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Definition

  • [es-pree de less-ka/-iay] (idiom) A witty remark that occurs to you too late, literally on the way down the stairs. The Oxford Dictionary of Quotations defines esprit de l'escalier as, "An untranslatable phrase, the meaning of which is that one only thinks on one's way downstairs of the smart retort one might have made in the drawing room."

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July 14, 2005

Comments

God, that notebook is divine, fantastic in its ordinary-ness, a window to the past.

It kills me to see that and think about what it illustrates about the way expectations for learning have moderated with the centuries.

Claire:

Thanks for the link! Love the blog -- I'll be back often, I'm sure!

Hell, I wish *I* had more time to read me. Maybe I'd have fewer typos.

Juno's observation about the notebook's ordinariness is spot on. It remained in Benjamin's descendants' family well into the 20th century, and subsequent kids scribbled in it, wrote all over it, even in Crayola crayon on one page. It was plain that the thing went from being "Oh, that's just your dad's schoolbook when he was a boy" in 1870 to "That was your Grand-dad's, have some respect" in 1900 to "You know, this thing might be valuable one day, maybe we ought to take better care of it" in 1930.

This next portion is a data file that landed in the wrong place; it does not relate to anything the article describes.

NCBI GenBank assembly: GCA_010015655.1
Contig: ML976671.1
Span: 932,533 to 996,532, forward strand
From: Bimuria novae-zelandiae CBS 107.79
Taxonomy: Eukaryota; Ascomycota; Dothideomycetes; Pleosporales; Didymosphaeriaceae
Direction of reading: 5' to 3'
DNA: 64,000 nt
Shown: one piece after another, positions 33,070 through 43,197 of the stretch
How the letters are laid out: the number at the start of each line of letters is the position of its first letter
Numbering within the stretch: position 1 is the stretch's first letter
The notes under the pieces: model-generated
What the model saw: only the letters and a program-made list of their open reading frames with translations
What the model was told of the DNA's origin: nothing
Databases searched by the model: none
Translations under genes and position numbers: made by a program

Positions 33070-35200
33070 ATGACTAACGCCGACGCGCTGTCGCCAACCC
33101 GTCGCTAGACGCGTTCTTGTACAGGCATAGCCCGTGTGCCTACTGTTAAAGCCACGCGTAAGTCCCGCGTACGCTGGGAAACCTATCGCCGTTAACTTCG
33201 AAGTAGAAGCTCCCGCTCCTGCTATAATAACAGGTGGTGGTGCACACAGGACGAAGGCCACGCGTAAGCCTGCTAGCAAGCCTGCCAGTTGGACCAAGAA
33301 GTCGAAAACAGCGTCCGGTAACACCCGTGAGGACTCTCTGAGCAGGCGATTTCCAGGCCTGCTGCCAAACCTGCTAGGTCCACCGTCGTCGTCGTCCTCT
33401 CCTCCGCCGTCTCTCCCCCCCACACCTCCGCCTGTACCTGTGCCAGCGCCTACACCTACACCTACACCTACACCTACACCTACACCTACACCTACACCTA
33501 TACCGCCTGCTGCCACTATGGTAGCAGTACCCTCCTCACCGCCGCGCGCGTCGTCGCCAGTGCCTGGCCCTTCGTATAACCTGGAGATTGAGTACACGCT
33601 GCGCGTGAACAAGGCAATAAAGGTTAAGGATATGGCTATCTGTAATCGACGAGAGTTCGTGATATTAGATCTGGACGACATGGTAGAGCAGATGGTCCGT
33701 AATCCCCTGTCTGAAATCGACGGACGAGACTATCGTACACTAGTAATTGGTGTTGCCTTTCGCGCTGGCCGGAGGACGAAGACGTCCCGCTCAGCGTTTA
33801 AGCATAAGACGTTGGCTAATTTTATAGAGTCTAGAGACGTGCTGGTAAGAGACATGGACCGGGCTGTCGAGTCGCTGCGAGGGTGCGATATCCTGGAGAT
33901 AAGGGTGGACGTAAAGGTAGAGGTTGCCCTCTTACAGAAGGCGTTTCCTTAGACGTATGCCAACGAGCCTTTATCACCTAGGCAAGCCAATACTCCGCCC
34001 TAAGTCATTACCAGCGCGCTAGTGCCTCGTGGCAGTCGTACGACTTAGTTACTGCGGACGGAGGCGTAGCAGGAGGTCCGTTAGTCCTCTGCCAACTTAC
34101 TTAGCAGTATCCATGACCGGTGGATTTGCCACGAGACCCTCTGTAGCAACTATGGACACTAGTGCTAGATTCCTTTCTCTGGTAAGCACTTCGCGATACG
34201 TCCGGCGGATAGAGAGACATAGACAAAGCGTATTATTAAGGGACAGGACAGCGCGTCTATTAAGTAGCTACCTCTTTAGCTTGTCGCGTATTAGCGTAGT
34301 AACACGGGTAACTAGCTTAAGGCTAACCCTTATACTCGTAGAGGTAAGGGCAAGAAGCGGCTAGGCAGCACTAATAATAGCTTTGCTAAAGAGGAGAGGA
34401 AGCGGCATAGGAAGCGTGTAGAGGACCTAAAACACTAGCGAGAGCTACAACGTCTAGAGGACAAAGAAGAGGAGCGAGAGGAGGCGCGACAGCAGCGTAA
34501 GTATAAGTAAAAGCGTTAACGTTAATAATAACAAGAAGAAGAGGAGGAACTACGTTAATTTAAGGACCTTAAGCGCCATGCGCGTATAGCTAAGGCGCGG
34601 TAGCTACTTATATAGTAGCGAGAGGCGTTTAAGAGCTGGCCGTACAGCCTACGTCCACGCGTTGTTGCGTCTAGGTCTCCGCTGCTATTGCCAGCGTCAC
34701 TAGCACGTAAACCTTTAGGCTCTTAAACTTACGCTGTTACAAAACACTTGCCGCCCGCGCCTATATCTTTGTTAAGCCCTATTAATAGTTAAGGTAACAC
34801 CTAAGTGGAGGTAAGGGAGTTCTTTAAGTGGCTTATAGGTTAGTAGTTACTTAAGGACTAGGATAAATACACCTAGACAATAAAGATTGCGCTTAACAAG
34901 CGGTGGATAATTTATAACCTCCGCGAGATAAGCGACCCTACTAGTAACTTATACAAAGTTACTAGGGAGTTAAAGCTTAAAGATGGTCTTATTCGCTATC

My historian friend, who lent it to me, has made a study of all the names scribbled into the margins by subsequent generations, looking them up in the historical records. An amazing document.

Expectations for learning. Yes. The level of the work Benjamin was doing at age 15 is about what my 13-year-old rising 8th grader brings home. Lots and lots of rote and repetitious figuring. But the presentation! That's what we 're losing -- the caring about the visual impression our work brings.

Planet Waves -- that's the Dylan album I haven't been able to shake.

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